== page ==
As health insurance premiums and deductibles rise, even patients with health insurance are finding it difficult to keep up with escalating costs. Betty Ann Bowser reports on the challenges facing the "underinsured" in Nashville, Tenn.
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Now, the first of three stories on health care challenges facing President-elect Obama and the new Congress.
Tonight, NewsHour health correspondent Betty Ann Bowser reports from Nashville on how the recession is affecting personal choices. Our Health Unit is a partnership with the Robert Wood Johnson Foundation.
BETTY ANN BOWSER, NewsHour Correspondent:
These days in the honky-tonk bars that line the main street of the nation's country music capital, good tips are hard to come by. Like most cities, Nashville is trying to make it through difficult times.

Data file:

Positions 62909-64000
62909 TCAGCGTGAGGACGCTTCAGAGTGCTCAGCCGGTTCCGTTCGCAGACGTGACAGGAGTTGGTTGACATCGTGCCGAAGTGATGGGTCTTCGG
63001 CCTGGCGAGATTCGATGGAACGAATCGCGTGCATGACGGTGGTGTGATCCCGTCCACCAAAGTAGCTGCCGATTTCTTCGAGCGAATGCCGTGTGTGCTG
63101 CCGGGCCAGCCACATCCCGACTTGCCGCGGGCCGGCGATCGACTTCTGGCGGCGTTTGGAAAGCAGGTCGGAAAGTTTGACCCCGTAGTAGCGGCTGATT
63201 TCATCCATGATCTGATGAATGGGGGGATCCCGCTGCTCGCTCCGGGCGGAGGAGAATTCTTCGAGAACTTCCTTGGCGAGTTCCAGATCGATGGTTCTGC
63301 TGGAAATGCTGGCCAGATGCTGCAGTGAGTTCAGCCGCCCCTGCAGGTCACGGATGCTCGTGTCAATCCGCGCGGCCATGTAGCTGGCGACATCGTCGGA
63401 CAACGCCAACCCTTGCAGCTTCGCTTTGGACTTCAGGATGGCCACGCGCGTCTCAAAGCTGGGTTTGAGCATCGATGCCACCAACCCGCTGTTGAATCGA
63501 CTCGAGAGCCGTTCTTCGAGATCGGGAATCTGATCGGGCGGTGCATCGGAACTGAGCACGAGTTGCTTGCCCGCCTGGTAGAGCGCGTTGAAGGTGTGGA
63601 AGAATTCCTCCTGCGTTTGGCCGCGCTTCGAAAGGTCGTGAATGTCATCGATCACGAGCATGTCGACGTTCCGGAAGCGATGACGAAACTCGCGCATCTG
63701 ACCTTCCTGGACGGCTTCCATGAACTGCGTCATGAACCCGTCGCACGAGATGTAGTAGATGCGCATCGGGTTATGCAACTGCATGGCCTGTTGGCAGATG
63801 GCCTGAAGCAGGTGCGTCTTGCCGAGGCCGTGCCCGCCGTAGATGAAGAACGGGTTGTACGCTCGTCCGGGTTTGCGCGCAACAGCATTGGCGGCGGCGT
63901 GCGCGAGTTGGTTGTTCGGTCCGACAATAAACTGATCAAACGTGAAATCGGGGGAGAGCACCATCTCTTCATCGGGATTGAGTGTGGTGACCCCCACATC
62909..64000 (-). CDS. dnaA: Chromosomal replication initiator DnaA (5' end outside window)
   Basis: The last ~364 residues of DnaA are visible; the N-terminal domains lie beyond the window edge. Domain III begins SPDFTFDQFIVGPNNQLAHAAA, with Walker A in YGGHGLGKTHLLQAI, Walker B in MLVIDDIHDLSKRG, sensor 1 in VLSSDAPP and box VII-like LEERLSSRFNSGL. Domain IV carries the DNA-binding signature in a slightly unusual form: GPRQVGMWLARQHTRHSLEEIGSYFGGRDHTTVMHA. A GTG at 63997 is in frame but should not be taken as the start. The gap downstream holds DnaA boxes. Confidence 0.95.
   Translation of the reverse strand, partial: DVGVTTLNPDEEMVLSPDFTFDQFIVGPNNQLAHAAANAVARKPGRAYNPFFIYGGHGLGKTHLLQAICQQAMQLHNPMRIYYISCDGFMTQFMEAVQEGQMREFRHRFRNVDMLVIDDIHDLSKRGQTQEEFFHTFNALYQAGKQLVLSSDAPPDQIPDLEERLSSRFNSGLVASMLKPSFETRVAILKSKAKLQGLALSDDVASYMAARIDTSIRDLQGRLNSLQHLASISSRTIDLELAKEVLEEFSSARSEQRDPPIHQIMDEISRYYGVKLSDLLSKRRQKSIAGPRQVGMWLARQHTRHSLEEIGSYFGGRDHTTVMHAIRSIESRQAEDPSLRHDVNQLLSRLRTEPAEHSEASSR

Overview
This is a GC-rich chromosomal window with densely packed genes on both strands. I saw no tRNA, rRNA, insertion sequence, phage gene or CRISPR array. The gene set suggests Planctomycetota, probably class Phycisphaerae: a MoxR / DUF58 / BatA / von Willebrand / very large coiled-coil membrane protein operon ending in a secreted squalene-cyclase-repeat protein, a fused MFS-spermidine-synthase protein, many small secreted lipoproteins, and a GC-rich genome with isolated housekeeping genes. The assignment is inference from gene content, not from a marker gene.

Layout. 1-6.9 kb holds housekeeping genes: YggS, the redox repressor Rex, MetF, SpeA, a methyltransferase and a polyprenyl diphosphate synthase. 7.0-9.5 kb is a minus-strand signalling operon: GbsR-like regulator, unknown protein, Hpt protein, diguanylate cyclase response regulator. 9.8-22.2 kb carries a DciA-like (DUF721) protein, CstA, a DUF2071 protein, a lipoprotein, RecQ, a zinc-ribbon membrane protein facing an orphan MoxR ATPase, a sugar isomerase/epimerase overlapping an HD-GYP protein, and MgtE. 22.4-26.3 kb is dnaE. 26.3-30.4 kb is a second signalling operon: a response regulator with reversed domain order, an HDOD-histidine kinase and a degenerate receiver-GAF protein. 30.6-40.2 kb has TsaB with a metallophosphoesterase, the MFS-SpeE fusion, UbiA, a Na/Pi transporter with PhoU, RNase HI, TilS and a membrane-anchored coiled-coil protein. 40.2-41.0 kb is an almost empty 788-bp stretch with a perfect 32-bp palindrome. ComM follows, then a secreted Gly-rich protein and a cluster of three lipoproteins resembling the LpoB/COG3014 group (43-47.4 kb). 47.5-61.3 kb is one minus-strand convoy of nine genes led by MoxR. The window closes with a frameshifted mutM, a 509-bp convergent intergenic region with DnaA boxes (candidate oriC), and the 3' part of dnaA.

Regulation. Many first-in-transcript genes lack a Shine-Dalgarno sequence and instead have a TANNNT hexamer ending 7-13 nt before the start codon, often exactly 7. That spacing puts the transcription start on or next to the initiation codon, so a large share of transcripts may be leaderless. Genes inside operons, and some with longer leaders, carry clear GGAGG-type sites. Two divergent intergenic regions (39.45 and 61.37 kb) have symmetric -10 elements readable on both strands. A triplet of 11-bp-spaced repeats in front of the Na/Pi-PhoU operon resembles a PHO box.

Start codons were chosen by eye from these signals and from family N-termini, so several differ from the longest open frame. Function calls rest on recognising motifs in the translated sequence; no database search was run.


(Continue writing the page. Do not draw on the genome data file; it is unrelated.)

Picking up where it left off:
Times are tough all over, and we know some of you can only afford to tip us 20…
BETTY ANN BOWSER:
Everything costs more, including health care. Doctors here at the city's Baptist Hospital are seeing dramatic evidence of what happens when health care costs continue to rise in an economic downturn.
In the past few months, there's been a 40 percent increase in the number of patients who've cancelled appointments with the hospital's cardiology practice, many of whom are insured.
CEO Charlie Powell says these are people who have serious heart conditions.
CHARLIE POWELL, CEO, St. Thomas Heart Baptist Hospital:
The longer you put off preventive care, the more likely you are to end up in the emergency room and come much closer to a situation where death could be the result of a serious cardiac condition.
BETTY ANN BOWSER:
So these people are literally flirting with death?
Absolutely. What we're now seeing is those people with insurance making these decisions, as well.